Num. 16: 41 But on the morrow all the congregation of the children of Israel murmured against Moses and against Aaron, saying, Ye have killed the people of the Lord.

42 And it came to pass, when the congregation was gathered against Moses and against Aaron, that they looked toward the tabernacle of the congregation: and, behold, the cloud covered it, and the glory of the Lord appeared.

43 And Moses and Aaron came before the tabernacle of the congregation.

44 And the Lord spake unto Moses, saying,

45 Get you up from among this congregation, that I may consume them as in a moment. And they fell upon their faces.

46 And Moses said unto Aaron, Take a censer, and put fire therein from off the altar, and put on incense, and go quickly unto the congregation, and make an atonement for them: for there is wrath gone out from the Lord; the plague is begun.

47 And Aaron took as Moses commanded, and ran into the midst of the congregation; and, behold, the plague was begun among the people: and he put on incense, and made an atonement for the people.

48 And he stood between the dead and the living; and the plague was stayed.

49 Now they that died in the plague were fourteen thousand and seven hundred, beside them that died about the matter of Korah.

Paul's issuing a prescriptive statement to all believers that has as its basis biblical revelation provided in various descriptive passages shows the use of information from historical narrative passages to issue a prescriptive statement to all Christians.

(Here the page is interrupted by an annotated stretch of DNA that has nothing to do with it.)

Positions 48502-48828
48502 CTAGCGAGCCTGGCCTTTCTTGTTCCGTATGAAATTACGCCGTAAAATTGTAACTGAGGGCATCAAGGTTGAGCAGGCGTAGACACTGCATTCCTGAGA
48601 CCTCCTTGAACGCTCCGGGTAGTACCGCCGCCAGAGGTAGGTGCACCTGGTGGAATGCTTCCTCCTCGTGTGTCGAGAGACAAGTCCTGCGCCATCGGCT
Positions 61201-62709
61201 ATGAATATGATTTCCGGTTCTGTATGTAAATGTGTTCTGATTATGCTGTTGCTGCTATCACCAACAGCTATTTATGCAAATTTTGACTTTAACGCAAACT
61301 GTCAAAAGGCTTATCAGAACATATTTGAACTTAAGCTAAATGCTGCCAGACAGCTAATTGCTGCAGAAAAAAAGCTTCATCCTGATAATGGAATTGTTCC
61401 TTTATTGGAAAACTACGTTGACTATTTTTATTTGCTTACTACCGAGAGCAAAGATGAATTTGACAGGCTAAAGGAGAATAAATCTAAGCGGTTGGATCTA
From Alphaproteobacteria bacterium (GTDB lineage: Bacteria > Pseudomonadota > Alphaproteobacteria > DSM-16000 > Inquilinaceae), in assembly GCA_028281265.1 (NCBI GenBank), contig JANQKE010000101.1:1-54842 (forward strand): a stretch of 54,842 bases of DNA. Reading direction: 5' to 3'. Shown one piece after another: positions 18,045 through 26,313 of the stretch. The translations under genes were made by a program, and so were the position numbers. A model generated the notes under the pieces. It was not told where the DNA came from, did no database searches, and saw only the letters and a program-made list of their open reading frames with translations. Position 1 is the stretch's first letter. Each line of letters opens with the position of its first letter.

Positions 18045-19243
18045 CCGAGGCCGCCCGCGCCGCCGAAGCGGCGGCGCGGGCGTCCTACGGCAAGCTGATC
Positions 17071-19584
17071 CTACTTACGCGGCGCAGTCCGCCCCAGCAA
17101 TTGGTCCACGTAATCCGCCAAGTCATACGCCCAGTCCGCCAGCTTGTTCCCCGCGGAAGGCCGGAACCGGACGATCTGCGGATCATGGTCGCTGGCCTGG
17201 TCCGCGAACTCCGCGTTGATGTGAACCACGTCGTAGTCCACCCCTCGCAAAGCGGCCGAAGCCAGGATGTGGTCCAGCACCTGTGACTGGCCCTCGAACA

RajeshG's picture

JNoël wrote:

This is another example that is beyond the scope of what you are really seeking to do, which is to prove that you can build a case for a position that lacks any prescriptive scriptural support. But I am still listening, waiting patiently for when you will show us an example of God's command (prescription) for whole-body interment.

I already have done this in the other thread. Here's my treatment of Deut. 21:22-23 from that thread:
 

Deut. 21:22 And if a man have committed a sin worthy of death, and he be to be put to death, and thou hang him on a tree: 23 His body shall not remain all night upon the tree, but thou shalt in any wise bury him that day; (for he that is hanged is accursed of God;) that thy land be not defiled, which the Lord thy God giveth thee for an inheritance.